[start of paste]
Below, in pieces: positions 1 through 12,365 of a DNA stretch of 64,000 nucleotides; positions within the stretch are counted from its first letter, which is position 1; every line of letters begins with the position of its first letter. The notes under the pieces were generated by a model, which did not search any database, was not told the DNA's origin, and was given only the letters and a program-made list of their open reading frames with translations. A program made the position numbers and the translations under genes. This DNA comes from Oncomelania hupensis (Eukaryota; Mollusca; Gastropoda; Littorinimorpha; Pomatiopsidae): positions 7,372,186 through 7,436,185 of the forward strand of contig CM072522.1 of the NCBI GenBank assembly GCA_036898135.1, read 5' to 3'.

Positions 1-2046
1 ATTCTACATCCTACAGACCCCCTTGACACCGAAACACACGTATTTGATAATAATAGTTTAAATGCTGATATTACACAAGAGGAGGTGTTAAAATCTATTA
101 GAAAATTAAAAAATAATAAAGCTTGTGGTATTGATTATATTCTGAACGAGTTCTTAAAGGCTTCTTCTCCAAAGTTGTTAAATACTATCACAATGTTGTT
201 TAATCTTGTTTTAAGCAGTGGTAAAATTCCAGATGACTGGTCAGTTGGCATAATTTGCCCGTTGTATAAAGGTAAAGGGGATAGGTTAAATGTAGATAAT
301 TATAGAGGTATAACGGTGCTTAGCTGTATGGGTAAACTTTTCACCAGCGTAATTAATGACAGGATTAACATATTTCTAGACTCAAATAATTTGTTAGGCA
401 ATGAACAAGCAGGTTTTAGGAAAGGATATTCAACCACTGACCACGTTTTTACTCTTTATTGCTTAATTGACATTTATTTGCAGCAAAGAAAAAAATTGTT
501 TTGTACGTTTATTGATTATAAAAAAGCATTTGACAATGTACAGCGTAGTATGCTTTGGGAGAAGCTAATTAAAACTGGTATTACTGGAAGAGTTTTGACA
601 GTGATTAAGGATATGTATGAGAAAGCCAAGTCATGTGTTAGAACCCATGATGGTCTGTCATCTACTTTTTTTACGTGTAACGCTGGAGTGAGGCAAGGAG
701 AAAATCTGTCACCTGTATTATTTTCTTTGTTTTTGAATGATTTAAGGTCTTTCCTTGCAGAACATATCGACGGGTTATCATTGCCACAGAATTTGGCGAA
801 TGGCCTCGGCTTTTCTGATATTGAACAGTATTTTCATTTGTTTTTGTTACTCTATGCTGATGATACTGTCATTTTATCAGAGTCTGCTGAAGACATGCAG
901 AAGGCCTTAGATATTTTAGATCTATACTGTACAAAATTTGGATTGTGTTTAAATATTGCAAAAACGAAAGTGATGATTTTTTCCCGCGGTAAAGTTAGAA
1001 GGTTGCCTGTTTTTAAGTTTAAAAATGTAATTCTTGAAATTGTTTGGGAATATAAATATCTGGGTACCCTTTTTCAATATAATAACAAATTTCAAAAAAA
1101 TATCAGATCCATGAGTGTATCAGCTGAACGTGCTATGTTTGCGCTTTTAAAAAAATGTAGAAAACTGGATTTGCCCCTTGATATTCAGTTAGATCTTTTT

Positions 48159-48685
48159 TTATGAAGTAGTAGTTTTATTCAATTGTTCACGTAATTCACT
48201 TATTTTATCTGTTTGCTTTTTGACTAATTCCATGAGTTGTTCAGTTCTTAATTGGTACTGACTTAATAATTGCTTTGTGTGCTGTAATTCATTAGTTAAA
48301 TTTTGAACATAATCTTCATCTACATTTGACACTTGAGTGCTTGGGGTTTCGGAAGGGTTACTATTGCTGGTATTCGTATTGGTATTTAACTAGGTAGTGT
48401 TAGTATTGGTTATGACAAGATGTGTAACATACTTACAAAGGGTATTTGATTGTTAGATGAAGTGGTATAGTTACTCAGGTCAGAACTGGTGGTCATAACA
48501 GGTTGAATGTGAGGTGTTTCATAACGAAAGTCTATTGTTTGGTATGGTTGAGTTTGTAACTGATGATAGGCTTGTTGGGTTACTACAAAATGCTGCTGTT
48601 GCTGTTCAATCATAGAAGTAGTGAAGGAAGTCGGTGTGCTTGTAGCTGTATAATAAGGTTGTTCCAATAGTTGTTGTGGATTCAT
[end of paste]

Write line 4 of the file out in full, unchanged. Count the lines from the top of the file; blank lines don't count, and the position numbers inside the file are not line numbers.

101 GAAAATTAAAAAATAATAAAGCTTGTGGTATTGATTATATTCTGAACGAGTTCTTAAAGGCTTCTTCTCCAAAGTTGTTAAATACTATCACAATGTTGTT